At this stage, in 1945-46, soon after the close of the war, the American Mennonite scholars and publishers interested in the publication of the Mennonite Encyclopedia drew up plans which included sufficient financial and moral support to make possible the completion of the Lexikon in a reasonable time, provided German Mennonite scholars would resume the leadership in the project laid down by Hege and Neff. The Mennonite Encyclopedia organization offered to furnish the paper for printing and whatever financial subsidy was needed, in return for translation rights in the English language, giving the Lexikon in turn translation rights for the Encyclopedia. Fortunately Harold S. Bender, as the representative of the Encyclopedia, was able to negotiate such an agreement in September 1946 in Germany with Christian Neff and with the surviving heir of the late Christian Hege, his daughter Adele Hege of Eichstatt, Bavaria. Bender, one of the co-editors of the Mennonite Encyclopedia, was designated by Neff to be co-editor of the Lexikon in place of Hege. Upon the death of Neff in December 1946, Ernst Crous, a German Mennonite scholar, formerly librarian in the Prussian State Library in Berlin, living in retirement in Göttingen, Germany, was designated to be the successor of Neff as the other coeditor.
Since the new editors were unable to finance the enterprise themselves and therefore could not serve as publishers as their predecessors had done, they secured the agreement of the two Mennonite church conferences in Germany to take over this function. This was done dirough the creation of a "Lexikon Committee" composed of six men, viz., the two editors, plus one official representative of each conference, Abram Braun of Ibersheim for the Vereinigung der Deutschen Mennoniten-Gemeinden, and Fritz Hege of Reutlingen for the Badisch-Württembergisch-Bayerischer Gemeindeverband, and two co-opted members, namely Gerrit van Delden of Gronau as treasurer, and Heinrich Schneider of Karlsruhe as printer. The two conferences guaranteed to underwrite one half of the possible deficit (Vereinigung two sixths and Verband one sixth), while the Mennonite Encyclopedia assumed the other half. The Lexikon Committee became the official manager of the enterprise and publisher, but with no functions in the field of editorial control. To aid them in the editorial work the editors secured the assistance of a board of associate editors composed of the following scholars: for Germany, Emil Händiges of Monsheim, B. H. Unruh of Karlsruhe, Horst Quiring of Stuttgart, Otto Schowalter of Hamburg, Gerhard Hein of Sembach, and Eberhard Teufel of Stuttgart; for Switzerland, Samuel Geiser of Brügg bei Biel; for Holland, N. van der Zijpp.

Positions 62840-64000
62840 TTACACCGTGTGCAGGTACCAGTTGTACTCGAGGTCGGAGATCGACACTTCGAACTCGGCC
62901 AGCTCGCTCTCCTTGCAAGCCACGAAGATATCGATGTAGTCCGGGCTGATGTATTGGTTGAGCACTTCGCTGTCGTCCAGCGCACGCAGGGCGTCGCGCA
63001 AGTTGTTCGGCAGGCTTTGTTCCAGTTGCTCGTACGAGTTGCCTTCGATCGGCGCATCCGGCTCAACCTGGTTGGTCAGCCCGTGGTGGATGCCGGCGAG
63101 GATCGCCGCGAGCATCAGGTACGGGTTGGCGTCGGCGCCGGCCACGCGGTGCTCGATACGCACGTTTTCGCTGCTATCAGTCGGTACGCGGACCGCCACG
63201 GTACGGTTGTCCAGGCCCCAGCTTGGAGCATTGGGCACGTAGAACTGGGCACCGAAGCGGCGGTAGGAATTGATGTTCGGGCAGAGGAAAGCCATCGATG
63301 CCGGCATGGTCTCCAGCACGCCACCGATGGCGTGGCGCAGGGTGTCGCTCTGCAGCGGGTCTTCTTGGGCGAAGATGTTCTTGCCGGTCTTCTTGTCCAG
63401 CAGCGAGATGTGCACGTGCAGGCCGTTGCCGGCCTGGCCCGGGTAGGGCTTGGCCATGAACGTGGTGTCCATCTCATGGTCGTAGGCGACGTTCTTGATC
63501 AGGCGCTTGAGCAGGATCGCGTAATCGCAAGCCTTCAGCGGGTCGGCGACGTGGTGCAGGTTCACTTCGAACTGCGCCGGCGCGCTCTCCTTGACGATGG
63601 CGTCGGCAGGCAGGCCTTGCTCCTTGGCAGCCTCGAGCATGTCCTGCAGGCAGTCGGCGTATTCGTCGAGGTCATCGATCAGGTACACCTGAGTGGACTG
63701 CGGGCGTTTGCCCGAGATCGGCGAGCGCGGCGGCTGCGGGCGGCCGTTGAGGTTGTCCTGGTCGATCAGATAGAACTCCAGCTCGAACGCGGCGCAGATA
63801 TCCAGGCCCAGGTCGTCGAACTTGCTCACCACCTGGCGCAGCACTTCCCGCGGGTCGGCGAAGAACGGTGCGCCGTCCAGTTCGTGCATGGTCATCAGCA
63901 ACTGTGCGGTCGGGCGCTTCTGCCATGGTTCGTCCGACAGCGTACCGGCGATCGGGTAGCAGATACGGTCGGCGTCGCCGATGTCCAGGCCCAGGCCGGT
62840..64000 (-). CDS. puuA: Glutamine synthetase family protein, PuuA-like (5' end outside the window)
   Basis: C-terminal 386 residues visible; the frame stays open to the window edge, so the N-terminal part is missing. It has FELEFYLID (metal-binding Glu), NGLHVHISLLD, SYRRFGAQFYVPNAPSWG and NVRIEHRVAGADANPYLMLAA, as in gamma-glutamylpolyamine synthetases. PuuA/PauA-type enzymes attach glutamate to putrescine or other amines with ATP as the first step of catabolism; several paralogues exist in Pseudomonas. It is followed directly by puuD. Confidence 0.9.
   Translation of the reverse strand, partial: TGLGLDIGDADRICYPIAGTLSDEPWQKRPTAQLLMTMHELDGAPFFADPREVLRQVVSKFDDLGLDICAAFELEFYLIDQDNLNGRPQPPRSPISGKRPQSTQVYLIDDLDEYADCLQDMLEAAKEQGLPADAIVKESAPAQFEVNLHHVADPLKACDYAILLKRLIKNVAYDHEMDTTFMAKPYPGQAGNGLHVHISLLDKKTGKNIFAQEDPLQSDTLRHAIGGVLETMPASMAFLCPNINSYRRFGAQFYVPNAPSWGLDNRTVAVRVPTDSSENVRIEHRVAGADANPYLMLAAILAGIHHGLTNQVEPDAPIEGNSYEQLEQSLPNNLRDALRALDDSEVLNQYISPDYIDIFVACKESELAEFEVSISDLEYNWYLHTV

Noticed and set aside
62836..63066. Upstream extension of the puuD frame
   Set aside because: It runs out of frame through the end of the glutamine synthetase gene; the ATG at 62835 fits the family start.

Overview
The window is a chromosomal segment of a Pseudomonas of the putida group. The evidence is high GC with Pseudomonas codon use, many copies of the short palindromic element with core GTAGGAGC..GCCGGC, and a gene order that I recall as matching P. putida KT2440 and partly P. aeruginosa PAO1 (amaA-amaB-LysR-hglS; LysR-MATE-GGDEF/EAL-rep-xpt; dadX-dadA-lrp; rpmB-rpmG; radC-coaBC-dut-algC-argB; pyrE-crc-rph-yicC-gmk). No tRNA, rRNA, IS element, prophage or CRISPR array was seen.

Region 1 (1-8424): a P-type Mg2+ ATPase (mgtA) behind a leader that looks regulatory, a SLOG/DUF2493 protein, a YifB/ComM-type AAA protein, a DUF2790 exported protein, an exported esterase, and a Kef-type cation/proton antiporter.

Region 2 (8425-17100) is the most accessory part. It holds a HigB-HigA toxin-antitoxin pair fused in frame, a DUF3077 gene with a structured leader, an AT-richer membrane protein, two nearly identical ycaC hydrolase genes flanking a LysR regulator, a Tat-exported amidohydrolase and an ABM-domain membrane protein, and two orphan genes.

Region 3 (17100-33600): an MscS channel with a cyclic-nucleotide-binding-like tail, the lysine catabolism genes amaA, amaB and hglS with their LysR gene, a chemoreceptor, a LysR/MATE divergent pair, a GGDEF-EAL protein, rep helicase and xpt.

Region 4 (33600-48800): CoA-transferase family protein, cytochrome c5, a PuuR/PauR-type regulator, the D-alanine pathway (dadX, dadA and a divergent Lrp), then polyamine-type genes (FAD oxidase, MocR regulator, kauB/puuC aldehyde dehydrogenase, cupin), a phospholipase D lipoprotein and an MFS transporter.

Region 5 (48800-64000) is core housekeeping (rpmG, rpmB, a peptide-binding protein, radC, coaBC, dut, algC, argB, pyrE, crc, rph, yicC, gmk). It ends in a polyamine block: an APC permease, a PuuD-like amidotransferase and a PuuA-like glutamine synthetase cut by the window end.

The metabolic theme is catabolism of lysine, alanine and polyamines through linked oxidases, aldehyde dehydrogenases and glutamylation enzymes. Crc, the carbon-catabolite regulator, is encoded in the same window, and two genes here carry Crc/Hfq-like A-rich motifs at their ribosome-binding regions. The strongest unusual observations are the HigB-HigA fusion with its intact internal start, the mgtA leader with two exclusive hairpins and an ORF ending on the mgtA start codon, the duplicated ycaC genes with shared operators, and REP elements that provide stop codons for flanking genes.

Ernst Crous carried the main burden of the editorial work, with H. S. Bender as assistant and counselor. After an interruption of slightly more than eight years publication was resumed in January 1951 with installment No. 37; No. 41 appeared in the summer of 1957, reaching the letter "R." The new printer was the Mennonite firm of Heinrich Schneider in Karlsruhe. The size of the edition was formerly some 3,500, but since 1951 was less. Volume 4, the final volume, was published in 1967.
The coverage of the Lexikon was strong in strictly historical articles, particularly in Anabaptism and European Mennonitism, less strong in the field of American Mennonitism and in the areas of missions and education, and the social, economic, and cultural aspects of Anabaptist-Mennonite history and life.
Adapted by permission of Herald Press, Harrisonburg, Virginia, and Waterloo, Ontario, from Mennonite Encyclopedia, Vol. 3, pp. 651-652. All rights reserved. For information on ordering the encyclopedia visit the Herald Press website.
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MLA style: Bender, Harold S. "Mennonitisches Lexikon." Global Anabaptist Mennonite Encyclopedia Online. 1957. Web. 18 May 2013. http://www.gameo.org/encyclopedia/contents/M4776.html.
APA style: Bender, Harold S. (1957). Mennonitisches Lexikon. Global Anabaptist Mennonite Encyclopedia Online. Retrieved 18 May 2013, from http://www.gameo.org/encyclopedia/contents/M4776.html.